We hold that the district court's use of a multiplier was error. We recognize the discretion of the district court in awarding fees. "`A district court is expressly empowered to exercise discretion in determining whether an award is to be made and if so its reasonableness.' The district court's calculation is thus anything but an arithmetical exercise." Evans v. Jeff D., 475 U.S. 717, 736 n. 26, 106 S.Ct. 1531, 1543 n. 26, 89 L.Ed.2d 747 (1986) (citations omitted); see also Hensley, 461 U.S. at 437, 103 S.Ct. at 1941: "We reemphasize that the district court has discretion in determining the amount of a fee award. This is appropriate in view of the district court's superior understanding of the litigation and the desirability of avoiding frequent appellate review of what essentially are factual matters." We do not hold or imply that the amount calculated by the district court is itself wrong. What we do hold is that the method used in computing an amount was wrong and that an amount must be set that is calculated under proper standards.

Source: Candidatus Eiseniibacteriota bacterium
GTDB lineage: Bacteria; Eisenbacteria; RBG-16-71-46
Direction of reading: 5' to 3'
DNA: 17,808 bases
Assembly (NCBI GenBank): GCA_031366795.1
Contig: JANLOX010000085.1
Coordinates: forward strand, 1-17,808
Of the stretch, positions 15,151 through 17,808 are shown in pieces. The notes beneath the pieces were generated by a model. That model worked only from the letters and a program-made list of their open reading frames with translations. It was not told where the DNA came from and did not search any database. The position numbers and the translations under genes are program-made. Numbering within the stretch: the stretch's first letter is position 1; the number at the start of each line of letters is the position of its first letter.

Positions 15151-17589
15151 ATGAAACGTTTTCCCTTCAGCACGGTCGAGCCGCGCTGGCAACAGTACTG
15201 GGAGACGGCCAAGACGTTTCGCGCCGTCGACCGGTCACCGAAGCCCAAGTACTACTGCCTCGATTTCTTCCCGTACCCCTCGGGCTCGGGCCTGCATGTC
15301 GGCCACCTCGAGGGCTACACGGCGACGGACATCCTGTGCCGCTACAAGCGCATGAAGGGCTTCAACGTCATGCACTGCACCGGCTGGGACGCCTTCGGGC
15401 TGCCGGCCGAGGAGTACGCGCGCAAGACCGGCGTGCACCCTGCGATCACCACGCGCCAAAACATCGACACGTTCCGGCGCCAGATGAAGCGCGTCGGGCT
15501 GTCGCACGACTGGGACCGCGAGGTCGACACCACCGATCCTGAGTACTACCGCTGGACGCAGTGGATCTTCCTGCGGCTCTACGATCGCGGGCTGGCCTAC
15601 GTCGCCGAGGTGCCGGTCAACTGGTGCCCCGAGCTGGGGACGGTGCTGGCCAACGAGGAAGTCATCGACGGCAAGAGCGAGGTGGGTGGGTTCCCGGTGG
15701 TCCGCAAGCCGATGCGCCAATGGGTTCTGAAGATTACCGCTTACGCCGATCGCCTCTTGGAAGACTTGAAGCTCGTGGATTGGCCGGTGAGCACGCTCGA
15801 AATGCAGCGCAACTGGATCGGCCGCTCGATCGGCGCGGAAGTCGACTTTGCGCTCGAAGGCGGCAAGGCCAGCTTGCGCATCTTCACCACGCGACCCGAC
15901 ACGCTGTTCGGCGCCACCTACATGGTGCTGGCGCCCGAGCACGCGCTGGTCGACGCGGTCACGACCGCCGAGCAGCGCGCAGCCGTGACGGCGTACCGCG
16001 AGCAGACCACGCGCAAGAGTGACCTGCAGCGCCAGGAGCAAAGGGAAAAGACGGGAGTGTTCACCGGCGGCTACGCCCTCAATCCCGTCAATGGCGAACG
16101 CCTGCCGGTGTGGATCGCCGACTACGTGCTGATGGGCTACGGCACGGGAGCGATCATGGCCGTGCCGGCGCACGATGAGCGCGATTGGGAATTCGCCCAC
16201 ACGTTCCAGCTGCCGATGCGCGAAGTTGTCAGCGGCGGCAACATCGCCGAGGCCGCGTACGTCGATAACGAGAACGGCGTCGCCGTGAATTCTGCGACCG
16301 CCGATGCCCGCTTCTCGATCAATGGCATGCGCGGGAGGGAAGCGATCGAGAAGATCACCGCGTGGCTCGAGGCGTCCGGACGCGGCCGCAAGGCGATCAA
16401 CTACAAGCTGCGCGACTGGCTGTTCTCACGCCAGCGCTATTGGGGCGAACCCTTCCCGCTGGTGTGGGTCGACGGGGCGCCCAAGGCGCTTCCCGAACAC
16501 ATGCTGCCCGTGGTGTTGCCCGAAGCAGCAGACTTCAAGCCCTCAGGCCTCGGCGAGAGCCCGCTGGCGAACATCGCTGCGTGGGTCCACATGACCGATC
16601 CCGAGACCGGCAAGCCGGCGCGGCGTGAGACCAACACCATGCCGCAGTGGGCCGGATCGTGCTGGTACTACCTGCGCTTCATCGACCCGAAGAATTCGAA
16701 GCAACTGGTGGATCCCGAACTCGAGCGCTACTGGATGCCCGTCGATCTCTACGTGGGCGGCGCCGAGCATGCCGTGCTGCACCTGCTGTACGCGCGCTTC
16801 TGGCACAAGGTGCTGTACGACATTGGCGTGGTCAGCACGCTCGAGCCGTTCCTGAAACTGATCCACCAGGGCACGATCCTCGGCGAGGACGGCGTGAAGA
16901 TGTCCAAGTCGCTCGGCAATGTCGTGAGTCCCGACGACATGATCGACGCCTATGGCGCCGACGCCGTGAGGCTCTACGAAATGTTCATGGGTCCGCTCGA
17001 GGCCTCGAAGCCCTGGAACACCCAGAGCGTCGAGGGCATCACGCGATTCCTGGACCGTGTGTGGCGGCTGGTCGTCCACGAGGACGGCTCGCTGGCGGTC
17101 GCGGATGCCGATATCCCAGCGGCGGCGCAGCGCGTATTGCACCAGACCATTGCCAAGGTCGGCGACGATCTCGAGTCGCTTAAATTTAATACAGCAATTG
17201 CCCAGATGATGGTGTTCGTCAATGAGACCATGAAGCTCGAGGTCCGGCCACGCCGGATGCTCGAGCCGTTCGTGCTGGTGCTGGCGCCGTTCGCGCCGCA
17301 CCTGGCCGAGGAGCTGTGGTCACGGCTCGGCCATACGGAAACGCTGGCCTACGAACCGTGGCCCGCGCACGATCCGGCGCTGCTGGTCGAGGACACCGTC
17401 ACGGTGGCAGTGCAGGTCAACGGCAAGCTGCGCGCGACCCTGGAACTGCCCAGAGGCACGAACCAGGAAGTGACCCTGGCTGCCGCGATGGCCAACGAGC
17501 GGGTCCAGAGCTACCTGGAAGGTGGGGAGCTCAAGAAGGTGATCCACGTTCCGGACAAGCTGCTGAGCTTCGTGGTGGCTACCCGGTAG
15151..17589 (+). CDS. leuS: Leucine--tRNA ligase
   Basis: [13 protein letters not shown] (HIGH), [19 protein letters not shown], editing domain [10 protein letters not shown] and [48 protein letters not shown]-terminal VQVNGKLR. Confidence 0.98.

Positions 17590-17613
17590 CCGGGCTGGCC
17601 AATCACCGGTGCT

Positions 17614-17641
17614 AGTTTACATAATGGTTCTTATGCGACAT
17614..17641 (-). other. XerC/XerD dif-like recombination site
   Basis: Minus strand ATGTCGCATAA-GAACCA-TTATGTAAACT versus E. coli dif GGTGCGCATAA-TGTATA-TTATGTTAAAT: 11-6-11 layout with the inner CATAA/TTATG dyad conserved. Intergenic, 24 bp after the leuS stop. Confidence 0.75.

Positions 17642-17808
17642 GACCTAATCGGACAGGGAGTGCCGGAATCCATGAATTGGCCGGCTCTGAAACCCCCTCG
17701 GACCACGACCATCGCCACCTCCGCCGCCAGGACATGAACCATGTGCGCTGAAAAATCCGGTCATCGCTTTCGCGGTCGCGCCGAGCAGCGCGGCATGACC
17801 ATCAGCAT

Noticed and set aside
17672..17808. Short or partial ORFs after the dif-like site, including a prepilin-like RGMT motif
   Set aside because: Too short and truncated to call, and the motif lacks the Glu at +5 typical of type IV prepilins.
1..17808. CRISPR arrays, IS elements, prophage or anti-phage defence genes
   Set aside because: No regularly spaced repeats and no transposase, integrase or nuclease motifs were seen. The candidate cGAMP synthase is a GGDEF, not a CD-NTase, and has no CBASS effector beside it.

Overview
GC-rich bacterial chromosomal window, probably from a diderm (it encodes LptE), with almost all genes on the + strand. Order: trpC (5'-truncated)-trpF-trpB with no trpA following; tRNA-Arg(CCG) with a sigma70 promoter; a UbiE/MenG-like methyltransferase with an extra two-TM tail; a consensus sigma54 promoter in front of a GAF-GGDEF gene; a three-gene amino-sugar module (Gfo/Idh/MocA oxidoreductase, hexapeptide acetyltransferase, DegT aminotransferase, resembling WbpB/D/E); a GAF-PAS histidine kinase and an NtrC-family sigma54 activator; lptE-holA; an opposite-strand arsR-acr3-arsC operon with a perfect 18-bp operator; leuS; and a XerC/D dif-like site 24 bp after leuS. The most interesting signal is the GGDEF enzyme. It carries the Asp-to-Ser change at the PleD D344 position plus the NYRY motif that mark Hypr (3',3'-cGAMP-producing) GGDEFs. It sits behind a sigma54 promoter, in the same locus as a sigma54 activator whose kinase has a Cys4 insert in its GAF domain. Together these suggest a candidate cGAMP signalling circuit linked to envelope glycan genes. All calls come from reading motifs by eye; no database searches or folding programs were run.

The Supreme Court has rejected proportionality of damages as a basis for a fee award. In Riverside v. Rivera, 477 U.S. 561, 106 S.Ct. 2686, 91 L.Ed.2d 466 (1986), plaintiffs were awarded $33,350 in damages, where the jury found violations of 42 U.S.C. § 1983, instances of false arrest and imprisonment, and neglect. They sought attorney's fees under the Civil Rights Attorney's Fees Award Act of 1976, 42 U.S.C. § 19883, and were awarded $245,456.25 by the district court. The Supreme Court affirmed the judgment of the Court of Appeals and upheld the fee award. It rejected the petitioners' argument that Hensley's lodestar approach was inappropriate in civil rights cases where a plaintiff recovers only monetary damages. Petitioners reasoned that an attorney's fee should be proportionate to the amount of damages a plaintiff recovers because the lodestar may result in fees that are unreasonable because they exceed the amount of damages recovered.